including low and middle income countries the taxation advertising bans
smoke-free policies and health warnings are all very effective indeed in the UK
between 1981 and 2000 what 48.1% of the mortality averted with attributable to
reduce smoking but then we are challenged we are said the state has no
business to intervene it’s a matter of free choice you cannot impose a nanny
state that’s a very typical British term you cannot impose a nanny state but then
we must recognize that the government has a responsibility to protect public
health and while the market does exist we should try and ensure that the market
aligns with the public health goals rather than conflicts with it Paul
Collier an economist at Oxford says in his book in his recent book on the
future of capitalism we need an active state but we need one that accepts a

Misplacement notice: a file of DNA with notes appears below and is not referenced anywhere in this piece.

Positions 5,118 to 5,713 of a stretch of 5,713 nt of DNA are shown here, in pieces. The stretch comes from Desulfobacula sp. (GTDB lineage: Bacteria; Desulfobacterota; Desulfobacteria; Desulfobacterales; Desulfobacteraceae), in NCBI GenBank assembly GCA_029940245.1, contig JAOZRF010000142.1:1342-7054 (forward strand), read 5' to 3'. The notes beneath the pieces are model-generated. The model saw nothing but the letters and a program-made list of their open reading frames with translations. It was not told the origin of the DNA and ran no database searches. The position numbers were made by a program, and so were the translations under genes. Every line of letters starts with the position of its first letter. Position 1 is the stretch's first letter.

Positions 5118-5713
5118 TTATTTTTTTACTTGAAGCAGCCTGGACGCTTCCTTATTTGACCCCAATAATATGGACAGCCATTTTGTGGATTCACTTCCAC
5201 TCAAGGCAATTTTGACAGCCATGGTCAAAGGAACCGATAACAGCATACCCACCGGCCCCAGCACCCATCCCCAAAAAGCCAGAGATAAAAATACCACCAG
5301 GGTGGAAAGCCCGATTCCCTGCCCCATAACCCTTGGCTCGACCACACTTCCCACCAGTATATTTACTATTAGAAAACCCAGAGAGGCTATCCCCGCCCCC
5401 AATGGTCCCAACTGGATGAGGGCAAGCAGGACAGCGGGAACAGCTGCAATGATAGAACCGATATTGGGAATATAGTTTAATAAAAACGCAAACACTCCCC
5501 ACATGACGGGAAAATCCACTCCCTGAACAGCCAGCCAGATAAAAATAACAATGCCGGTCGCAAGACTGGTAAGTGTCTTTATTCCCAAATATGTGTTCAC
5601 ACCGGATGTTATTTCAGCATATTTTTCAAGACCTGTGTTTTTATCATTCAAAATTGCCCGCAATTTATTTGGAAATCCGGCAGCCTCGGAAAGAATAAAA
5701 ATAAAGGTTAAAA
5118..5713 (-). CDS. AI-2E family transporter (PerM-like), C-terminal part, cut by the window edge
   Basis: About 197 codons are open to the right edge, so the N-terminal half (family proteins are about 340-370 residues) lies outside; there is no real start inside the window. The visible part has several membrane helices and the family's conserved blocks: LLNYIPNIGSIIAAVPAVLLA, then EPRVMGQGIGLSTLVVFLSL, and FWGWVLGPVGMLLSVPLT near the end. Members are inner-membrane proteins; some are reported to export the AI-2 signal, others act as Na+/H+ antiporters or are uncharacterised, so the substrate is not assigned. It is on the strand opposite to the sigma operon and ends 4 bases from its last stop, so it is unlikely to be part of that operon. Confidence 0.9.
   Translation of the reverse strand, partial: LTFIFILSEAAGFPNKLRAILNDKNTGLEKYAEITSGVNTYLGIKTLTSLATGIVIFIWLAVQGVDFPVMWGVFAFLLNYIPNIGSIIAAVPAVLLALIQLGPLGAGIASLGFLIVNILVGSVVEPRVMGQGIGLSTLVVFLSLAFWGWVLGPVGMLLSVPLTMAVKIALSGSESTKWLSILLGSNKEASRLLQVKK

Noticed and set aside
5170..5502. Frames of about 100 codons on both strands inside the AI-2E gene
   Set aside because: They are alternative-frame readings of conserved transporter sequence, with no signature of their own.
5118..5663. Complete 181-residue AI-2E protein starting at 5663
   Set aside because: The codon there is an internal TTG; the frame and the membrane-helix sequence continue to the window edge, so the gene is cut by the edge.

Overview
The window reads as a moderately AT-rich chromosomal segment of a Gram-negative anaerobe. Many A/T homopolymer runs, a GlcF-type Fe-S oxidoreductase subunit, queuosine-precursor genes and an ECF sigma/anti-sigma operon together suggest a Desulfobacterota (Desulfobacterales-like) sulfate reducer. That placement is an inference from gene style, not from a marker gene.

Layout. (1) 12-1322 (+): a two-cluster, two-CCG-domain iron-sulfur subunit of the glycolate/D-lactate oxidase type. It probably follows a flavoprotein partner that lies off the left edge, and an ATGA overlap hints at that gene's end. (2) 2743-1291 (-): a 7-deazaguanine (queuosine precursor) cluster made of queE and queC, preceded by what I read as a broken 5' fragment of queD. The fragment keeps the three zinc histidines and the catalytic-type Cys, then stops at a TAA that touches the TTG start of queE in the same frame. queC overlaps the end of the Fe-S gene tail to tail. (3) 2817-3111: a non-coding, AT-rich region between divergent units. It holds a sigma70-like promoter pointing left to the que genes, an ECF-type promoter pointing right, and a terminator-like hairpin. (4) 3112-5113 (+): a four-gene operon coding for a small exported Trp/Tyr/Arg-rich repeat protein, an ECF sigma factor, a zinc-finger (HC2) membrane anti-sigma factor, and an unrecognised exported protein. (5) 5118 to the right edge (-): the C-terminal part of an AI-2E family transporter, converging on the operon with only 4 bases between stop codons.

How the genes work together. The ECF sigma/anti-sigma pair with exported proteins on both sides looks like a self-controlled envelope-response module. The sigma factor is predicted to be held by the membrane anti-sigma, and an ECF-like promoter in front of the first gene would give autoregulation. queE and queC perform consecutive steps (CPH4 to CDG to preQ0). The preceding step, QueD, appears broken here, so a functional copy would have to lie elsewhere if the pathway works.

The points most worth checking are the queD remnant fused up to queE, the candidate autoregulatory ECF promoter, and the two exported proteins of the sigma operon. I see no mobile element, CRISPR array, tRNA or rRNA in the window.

more modest role we need the market but hardness by a sense of purpose securely
grounded in ethics wonderful formulation but when you talk about a sense of
purpose guiding the market does it currently exist can it be insured till
that purpose is clearly aligned to public interest and ethics are differ
in terms of protecting common good governments should not relax their
regulatory role we do need public-private partnerships as they say
pp peace but ppp’s have been often being defined by cynics as partnerships for
private profit we in public health Foundation of India redefine it as
partnership for public purpose define the public purpose define the
deliverables and define the accountability mechanisms then it will
work otherwise not so we are dealing with the market which now is the
reigning deity but markets cannot be autonomous entities totally impervious
to public interest therefore they will have to be sensitive and I align into
public interest particularly public health interest and for these we require
increasing consumer consciousness steering industry practices with
suitable regulation you need a carrot and stick approach with some incentives
and some disincentives or as I would like to call it a frozen carrot approach
because regulation can be both a carrot and a stick and a national policy